Baba would come quick after dinner, one crooked finger to her lips, and press my palm with a chicken bone. Father saw her once and told her to stop her old country witchcraft; after, she moved in secret. I wrapped the bones in cloth and hid them in my trunk, and when it was full, I buried them along the path to the forest.
Baba’s husband was a hard man who died in the mines before I was born; her nose was off-center from the time he launched his lantern at her face. Father never hit. He said there were subtler ways to influence.
“I don’t like to do this,” he would say each time he locked me in my room. “I’m a kind man.”
The kind of kind who must remind you all the time.
He was slim with a swagger, debonair and mid-smirk in his wedding photo. My mother was birdsong and honeycomb, until she grew sick and wasted away. It didn’t take father long to find a new wife. He looked at women like they were sculpted butter, fresh for him to spread as he wished, and the new wife melted under his gaze.
The week they married he sent Baba away without warning, for his bride had two apple-cheeked daughters who deserved a playroom. They were slender and flaxen, braided and bright, and fixed by a mother’s gaze that hovered somewhere between pride and jealousy. He showered them with toys and dresses, rose-red and lily-white. Me, he kept in all black, for my mourning.
“You’ll have your mother’s dresses one day,” he promised, “but I just can’t bear to look at them.”
It was then he started to lock me in for days at a time. I would suck the old bones in the closet, tongue aching for marrow, and dream of them linking their cartilage into the form of a girl, one who lived just under my skin. In the dreams, I would give her cakes and milk, and would wake feeling nourished.
Once, he left me for a week. When he let me out, bones tenting my black dress, he smiled and complimented my shape.
“It’s good for the body and soul to want,” he said.
I knew want, and I wanted what my sisters had. Their beauty taunted me, as did the tales my father would tell of their trips to the lake, of pony rides at the rink near town. Next time, if I was good, I might get to go along, he said. I tried to stay golden in his gaze, to stay quiet and light. Though there was food in abundance when I wasn’t locked up, I could tell from his eyes when I wasn’t meant to eat. I fed the bone doll instead.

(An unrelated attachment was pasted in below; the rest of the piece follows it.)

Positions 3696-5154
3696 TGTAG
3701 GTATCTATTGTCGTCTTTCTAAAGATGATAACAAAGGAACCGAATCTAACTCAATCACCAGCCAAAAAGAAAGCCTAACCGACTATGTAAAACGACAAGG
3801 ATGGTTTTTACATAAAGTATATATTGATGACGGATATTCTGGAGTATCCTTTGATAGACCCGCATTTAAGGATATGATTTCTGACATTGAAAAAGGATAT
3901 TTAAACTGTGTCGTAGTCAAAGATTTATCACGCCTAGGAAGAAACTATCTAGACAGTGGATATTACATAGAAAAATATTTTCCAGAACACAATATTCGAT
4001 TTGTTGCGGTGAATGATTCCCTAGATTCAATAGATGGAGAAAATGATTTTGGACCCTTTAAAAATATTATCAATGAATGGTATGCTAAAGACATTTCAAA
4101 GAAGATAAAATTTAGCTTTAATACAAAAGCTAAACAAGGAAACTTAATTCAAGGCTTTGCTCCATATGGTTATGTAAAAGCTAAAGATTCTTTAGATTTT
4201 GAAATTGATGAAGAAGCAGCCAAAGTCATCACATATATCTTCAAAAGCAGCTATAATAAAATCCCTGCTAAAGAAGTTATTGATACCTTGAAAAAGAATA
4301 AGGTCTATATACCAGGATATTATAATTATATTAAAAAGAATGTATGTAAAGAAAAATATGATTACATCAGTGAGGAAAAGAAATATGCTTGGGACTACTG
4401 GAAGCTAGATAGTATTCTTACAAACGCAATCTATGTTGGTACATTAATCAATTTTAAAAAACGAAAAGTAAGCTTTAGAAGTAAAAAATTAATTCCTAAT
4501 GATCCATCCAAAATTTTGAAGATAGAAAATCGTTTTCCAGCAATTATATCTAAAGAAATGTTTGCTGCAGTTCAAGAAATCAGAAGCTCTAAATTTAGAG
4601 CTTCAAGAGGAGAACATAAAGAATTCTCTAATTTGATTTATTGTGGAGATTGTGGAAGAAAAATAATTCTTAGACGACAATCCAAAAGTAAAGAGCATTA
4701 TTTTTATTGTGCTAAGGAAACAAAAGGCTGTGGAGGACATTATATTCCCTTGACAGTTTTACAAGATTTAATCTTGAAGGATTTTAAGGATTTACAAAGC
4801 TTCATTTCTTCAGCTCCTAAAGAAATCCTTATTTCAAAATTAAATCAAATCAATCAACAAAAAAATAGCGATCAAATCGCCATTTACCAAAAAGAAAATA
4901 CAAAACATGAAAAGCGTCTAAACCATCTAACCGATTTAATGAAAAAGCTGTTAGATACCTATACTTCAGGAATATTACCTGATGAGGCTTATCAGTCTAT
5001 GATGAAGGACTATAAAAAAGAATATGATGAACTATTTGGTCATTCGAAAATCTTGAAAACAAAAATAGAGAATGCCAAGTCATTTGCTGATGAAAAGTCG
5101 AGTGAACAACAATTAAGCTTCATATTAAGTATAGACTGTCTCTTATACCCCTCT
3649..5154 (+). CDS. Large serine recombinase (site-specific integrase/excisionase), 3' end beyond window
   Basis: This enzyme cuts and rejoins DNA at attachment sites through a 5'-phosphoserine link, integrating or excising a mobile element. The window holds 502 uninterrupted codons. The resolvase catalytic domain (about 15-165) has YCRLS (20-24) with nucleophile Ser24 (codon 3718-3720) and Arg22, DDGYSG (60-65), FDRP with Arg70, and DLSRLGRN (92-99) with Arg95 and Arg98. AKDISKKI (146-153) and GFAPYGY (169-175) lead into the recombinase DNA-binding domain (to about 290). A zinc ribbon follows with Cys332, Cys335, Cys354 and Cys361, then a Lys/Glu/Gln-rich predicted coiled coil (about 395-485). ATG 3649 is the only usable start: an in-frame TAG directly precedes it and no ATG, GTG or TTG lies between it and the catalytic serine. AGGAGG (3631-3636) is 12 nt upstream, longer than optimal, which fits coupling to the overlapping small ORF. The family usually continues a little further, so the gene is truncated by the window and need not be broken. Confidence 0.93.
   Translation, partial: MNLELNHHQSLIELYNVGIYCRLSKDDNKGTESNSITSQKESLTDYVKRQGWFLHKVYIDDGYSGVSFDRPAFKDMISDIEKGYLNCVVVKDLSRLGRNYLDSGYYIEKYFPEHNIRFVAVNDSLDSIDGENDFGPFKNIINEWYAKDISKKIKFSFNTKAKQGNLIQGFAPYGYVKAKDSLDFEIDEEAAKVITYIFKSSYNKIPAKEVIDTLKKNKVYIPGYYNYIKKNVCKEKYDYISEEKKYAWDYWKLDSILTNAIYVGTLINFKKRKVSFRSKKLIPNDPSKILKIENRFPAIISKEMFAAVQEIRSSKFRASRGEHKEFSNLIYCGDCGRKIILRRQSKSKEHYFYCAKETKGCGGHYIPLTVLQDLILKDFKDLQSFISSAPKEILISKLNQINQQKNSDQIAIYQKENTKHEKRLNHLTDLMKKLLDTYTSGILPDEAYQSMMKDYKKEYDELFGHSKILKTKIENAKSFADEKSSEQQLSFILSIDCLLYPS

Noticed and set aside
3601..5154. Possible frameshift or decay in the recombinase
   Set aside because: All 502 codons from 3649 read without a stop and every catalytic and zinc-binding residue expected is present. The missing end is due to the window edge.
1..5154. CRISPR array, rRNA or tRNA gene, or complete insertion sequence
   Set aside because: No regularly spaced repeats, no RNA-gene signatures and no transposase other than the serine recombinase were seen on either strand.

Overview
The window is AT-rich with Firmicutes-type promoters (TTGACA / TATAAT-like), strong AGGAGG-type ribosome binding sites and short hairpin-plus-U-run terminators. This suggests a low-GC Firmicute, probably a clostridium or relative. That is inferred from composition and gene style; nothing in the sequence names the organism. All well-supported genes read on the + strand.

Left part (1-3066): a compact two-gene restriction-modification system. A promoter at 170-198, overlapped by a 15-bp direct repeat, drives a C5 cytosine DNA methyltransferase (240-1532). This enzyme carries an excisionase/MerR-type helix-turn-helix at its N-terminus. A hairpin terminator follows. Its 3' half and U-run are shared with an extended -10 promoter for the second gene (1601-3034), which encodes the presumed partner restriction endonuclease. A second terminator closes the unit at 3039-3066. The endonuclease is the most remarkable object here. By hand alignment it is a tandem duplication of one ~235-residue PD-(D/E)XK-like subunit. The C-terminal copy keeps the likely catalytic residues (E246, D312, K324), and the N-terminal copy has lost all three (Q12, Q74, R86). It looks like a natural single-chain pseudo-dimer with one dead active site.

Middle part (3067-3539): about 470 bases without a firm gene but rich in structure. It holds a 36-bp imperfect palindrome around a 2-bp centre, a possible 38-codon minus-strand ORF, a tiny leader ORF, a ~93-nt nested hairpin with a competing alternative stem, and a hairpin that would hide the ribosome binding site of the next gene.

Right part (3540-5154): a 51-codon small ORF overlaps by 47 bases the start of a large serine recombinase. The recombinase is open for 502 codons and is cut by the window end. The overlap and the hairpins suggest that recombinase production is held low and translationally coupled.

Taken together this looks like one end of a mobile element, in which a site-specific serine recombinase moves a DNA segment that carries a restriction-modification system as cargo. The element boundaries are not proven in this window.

One day my father left, on business in the city. My stepmother let out a long, low sigh that ended in a smile, as she stripped off the corset she always wore and set oil to simmer on the stove. We would pay for it later, she said, as she boiled potatoes and pounded dough, but tonight we would eat like queens.
That night the fog burned off in the sun of our satiety. They had been sworn to secrecy, my sisters told me, but each time I had been locked in my chamber, so had they in theirs. There was no lake, no town, beyond the dreams they were promised if they, too, behaved. My stepmother wept softly over her stew. She hated him but some food was better than none, and he told her no other man would deign to marry her, that she was lucky.
After dinner, my sisters grabbed my hands and brought me to the playroom he had made them in Baba’s old chamber, full of porcelain dolls and rocking horses and music boxes.
“We get toys as long as we stay small,” my sister explained.
Their string was gilded, but they were puppets still.
We knew he would be back, but until then we padded our skeletons and played with abandon. My sisters shared their dolls and we built castles from my bone collection. One day, when our food was running low, my stepmother sent us to town. But as we set out we came across a trail of chicken bones that beckoned us into the forest, and we followed.
The trail ended at a pair of chicken feet, foundation to a towering hut ringed with skeletal lanterns. We heard the bleating of goats and the clucking of chickens from the backyard, and herbs from the verdant garden teased our noses. My heart leapt when I looked to the doorway and spotted a crooked nose framed with wild white hair, and one bent finger beckoning us inside.
“He cast me in the woods,” Baba told us, over sausage and cheese. “But I had bones to build my hut.”
A fortress for her, like I had built inside me.
“I’ve been watching, waiting. And now you’ll watch and wait for him, and bring him to me, and you’ll never be hungry again.” She crushed herbs with her mortar and pestle, for a potion we were to bring him.
“Keep a chicken bone in your pocket, for luck.” She winked.
My stepmother took little convincing. And so, the night he returned, she showered him with her finest kiss and a final, glorious meal. We were quiet over dinner, barely touching our food as he drank his potion and we fingered our bones for luck. We would eat well soon enough. After dinner, my sisters circled father’s legs with their arms.
“Come, father,” they told him. “We’ve made you a surprise in the woods. Something to show how much we missed you, how much we need you.” Swaying on his feet already, he took my sisters’ hands as I trailed behind, giddy on the path to Baba’s ready hearth.
Some children deserve to be eaten.
S.E. Hartz (she/her) is a fiction writer and environmental scientist living in Brooklyn, New York. She has work published in Lammergeier, LandLocked Magazine, (mac)ro(mic), and others, and she can be found on Twitter at @unsilentspring.
photo by Tim Foster (via unsplash)